In 2006, Tom Horvath, President of SMART Recovery, penned a brief article in which he coined the term recoveryism.  He used the term to depict assertions that a particular approach to addiction recovery was superior to all others – that there really is only ONE effective approach to addiction recovery. 

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‘The Work of Recovery’ by Bill White

employmentI missed this very important recent posting on Bill White’s website which is well worth reading.

‘Research on addiction recovery is quite scant compared to the volumes of research on addiction-related pathologies and clinical interventions. Additionally, some of the most important research on addiction recovery is buried in academic journals, rarely if ever read by the people who need it most – addiction treatment professionals and people needing, seeking or in recovery.  Such is the case of studies on the role of work in addiction recovery.  

In 2011, Dieter Henkel of the Institute for Addiction Research at the University of Applied Sciences in Frankfurt, Germany, conducted a comprehensive review of international studies on the relationship between substance use and employment that was published in Current Drug Abuse Reviews (4, 4-27).  Henkel drew the following conclusions from his review of more than 130 scientific studies:

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‘Solving addiction lies in empowerment, not shame’ by Beth Burgess

P1011013Found this article by Beth Burgess in the New Statesman in October 2012. Beth is certainly getting her writing in a number of important places. Well done, Beth.

‘Brighton’s Recovery Walk is an important sign that stigma about addiction isn’t acceptable.
What springs to mind when you envisage thousands of excited alcoholics and drug addicts gathered on the streets of Brighton? The casting queue for The Jeremy Kyle Show? Early opening at the dole office? A new Wetherspoons opening up on the seafront?

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Beth’s Recovery Story: ‘Becoming Beth’

A fullly-fledged dependent drinker by age nineteen, Beth has gone on to become a recovery coach and writer in order to help other people escape from addiction.

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‘Stigma’ by Peapod

blog-14-06-2013-image1We all know that people with substance use problems and their families are stigmatised by many people. Here, Peapod blogs about stigma on Wired In To Recovery in 2009.

‘My dictionary defines stigma as “a mark of disgrace or infamy; a stain or reproach.”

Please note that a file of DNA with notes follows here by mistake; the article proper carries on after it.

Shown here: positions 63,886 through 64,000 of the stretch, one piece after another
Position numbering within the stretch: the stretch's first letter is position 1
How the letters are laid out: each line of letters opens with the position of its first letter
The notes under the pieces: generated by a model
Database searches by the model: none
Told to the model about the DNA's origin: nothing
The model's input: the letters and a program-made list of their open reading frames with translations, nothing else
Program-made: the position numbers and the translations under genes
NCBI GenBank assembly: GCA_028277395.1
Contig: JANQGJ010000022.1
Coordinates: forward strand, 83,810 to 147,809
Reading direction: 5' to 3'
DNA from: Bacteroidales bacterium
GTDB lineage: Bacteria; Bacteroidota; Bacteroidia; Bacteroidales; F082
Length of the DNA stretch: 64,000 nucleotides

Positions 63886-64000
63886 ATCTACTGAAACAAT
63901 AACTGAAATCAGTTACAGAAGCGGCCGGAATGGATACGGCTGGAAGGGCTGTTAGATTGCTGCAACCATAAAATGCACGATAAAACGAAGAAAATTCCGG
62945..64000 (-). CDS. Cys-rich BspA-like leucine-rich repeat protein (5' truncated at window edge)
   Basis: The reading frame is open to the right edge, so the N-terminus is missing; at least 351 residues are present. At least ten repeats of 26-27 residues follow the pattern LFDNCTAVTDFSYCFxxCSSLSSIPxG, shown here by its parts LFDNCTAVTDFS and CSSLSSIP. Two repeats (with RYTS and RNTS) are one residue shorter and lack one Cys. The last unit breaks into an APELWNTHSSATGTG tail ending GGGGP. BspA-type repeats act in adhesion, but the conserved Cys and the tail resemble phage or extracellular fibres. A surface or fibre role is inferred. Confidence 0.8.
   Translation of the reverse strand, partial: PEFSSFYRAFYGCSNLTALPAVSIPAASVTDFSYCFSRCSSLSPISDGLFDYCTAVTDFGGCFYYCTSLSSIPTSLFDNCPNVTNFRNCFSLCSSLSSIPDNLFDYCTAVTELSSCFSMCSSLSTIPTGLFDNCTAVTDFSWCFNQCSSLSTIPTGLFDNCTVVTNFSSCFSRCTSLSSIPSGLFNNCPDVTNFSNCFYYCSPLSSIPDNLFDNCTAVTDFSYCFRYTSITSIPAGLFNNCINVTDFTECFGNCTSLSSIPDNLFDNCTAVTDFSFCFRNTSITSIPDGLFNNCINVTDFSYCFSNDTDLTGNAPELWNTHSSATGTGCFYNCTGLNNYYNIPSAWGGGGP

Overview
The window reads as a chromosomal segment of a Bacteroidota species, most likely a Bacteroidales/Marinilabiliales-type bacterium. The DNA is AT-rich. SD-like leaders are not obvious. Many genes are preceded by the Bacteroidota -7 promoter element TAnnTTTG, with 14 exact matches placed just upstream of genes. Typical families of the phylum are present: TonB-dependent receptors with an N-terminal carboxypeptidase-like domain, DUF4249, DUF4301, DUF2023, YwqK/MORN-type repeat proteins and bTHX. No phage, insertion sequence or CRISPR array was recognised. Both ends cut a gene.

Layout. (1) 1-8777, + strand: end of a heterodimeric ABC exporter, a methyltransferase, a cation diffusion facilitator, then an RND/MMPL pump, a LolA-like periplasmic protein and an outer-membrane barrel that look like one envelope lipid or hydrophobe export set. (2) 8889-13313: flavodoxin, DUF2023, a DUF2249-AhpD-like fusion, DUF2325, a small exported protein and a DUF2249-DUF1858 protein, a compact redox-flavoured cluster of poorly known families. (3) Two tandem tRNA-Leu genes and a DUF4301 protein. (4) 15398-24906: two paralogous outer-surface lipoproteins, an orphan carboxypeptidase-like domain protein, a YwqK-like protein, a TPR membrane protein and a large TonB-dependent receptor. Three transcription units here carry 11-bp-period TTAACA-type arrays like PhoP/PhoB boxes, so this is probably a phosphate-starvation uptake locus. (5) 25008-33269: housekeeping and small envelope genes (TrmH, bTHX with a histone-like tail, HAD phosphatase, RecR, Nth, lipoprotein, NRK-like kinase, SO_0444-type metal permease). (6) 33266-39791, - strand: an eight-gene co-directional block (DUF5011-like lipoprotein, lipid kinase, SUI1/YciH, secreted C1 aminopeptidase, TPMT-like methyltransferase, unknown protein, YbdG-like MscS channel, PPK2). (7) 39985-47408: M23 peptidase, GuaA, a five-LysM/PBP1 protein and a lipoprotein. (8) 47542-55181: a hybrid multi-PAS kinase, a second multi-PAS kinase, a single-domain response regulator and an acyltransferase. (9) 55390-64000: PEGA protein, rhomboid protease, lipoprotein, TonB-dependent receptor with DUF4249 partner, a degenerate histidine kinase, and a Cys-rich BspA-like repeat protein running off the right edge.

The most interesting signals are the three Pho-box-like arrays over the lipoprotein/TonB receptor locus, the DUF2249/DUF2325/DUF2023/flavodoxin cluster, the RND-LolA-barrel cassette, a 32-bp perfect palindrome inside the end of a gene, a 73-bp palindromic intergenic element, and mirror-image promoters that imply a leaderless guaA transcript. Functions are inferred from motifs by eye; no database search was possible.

It’s a problem for addicts like us. I’ve been subject to it a few times in both active addiction and in recovery. Recovery is such a good news story. Why do recovering addicts still suffer from stigma?

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Meet formerly ‘Anonymous People’

Meet formerly Anonymous PeopleFound this article in the NewsTimes as Greg Williams’s tour with The Anonymous People draws to a close.

‘The first two were only fender benders. The third was a bit more serious. It wasn’t until his fourth car accident, a near-fatal one, that Greg Williams knew his life needed to change.

That fateful wreck landed the then-17-year-old Newtown youth in Danbury Hospital’s emergency room, with his parents insisting he needed to get help for his addiction to alcohol and drugs.

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‘The power of language in treatment and recovery: Do we create barriers?’ by Wirral Voice of Recovery

IMG_3474Thought I’d put up some old WITR blogs this weekend, some of my favourites. I’ve included a few of the comments on this first one, a blog from Oliver in early 2010 that challenges our treatment system:

‘I have recently read some interesting research papers on challenging stigma, mainly around drugs and mental health, with particular emphasis on methadone treatment and recovery.

The first thing that came to mind is that there is no other condition, illness, disease or disorder – or whatever one chooses to call it – that carries the same amount of stigma as when someone presents with a drug or related problem. Or that has the same relationship with the crime reduction arena (police and probation services).

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Recovery from mental disorders, lecture by Pat Deegan

Patricia Deegan PhD is a psychologist and researcher. She was diagnosed with schizophrenia as a teeenager. For years, Patricia has worked with people with mental disorders in various ways, to help them get better and lead rewarding lives.

This film features clips from a lecture by Patricia Deegan on the subject of her own route to recovery. She describes how her diagnosis took on ‘a master status in terms of her identity’. Her humanity seemed to others ‘to be quite secondary.’

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The challenges of recovering from heroin addiction

DSCF2083When you ask people what difficulties a person faces when trying to overcome heroin addiction, most will focus on the early withdrawal symptoms, which comprise both physical and psychological elements.

There are far greater challenges that lie ahead in a journey to recovery from heroin addiction. It is important that people know this (users, family members, family members, etc), although it is also important that people with a heroin problem are not put off by these challenges. Many people have overcome heroin addiction.

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The Anonymous People: Theatrical trailer

On Thursday, I blogged about and showed a video of a documentary film – The Anonymous People –  that is going down a storm in recovery communities in America. Coincidentally, Greg Williams launched his film website a day after ours and with it comes this amazing trailer. I say no more.

The Anonymous People

“Many of us have carried a message of hope on a one-to-one basis; this new recovery movement calls upon us to carry that message of hope to whole communities and the whole culture. We will shape the future of recovery with a detached silence or with a passionate voice. It is time we stepped forward to shape this history with our stories, our time and our talents.” – William White

There is something cool happening in America a the moment. The Anonymous People are becoming less anonymous, thanks to film-maker Greg Williams.

Greg is touring the country at the moment showing his new documentary The Anonymous People, a film about people in recovery. And people are loving the film from what I am hearing. Here’s the film synopsis and a promotional video used for Greg’s Kickstarter campaign: